Pros: At least you can cancel your account with only a few fees.
Cons: Tons of fees, horrible customer service, low interest.
We opened an account at Fifth Third when we moved to Cincinnati. I'm not a complete banking moron, in fact, I worked in a bank for three years. I'm good about balancing my checkbook, reading the fee schedule, making sure everything is in place. But somehow, Fifth Third managed to swindle over $100 in 2 months before I could close the account.
During the move, my husband and I weren't in the same place at the same time very often, so admittedly it was a bit tricky to keep banking straight. We missed a check in the register, and the balance went negative because of an ATM withdrawal by about $50. Our bad.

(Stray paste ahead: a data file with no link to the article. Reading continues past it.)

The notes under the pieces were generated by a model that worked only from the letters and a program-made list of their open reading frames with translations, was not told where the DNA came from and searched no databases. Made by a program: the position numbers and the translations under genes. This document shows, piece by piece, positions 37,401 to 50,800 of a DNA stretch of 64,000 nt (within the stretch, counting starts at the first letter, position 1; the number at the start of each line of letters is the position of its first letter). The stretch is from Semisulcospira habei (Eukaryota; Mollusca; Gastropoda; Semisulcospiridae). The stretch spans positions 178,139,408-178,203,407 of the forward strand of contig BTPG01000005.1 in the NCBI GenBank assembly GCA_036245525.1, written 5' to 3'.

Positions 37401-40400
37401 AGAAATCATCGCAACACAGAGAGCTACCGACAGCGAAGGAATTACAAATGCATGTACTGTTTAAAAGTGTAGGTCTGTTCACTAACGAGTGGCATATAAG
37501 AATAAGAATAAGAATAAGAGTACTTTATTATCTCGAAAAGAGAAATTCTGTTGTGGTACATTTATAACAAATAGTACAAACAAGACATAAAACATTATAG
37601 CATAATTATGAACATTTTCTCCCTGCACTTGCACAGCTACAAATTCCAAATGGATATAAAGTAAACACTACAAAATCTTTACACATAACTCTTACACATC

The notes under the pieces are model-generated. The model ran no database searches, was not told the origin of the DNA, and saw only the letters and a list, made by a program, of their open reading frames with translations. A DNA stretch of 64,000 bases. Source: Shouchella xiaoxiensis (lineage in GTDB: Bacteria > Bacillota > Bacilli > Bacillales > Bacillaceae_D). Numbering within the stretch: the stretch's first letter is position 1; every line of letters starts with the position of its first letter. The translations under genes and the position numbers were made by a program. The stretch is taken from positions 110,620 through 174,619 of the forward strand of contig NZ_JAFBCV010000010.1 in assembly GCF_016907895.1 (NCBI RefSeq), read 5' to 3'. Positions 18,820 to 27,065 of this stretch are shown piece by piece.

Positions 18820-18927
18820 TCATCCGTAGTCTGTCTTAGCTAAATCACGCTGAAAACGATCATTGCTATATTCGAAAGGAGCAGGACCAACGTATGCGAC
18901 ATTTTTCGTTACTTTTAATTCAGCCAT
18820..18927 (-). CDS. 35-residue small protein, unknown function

The next day, we deposited my husband's paycheck to cover it. But by evening, we still had a notice in the mail saying we owed $87 + various other fees. That's more than we were off. And it was only negative for about 7 hours!
That, to me, is unacceptable. Maybe you have been accustomed to paying fees... but there are other options! The bank I worked at gave 24 hours before charging large overdraft fees. If you had money in by morning, they called it good. You, too, can find a bank that cares.
It's not just this one error that soured me, although I have to admit when the "customer service" (riiiight...) rep. hung up on me, I was less than impressed.
My statements still come in my maiden name. Months ago, I went in with my marriage license, and they claim it's changed. Yet I keep getting things with the wrong name.
When we set up the account, we asked for overdraft. Obviously, there was no overdraft. Now we're told we'll need to pay a fee to set it up.
Totally free checking is a total lie. Buying money orders at the post office is a more cost efficient way to pay your bills. And considering what they pay in interest, you'd be much better keeping your money under your mattress.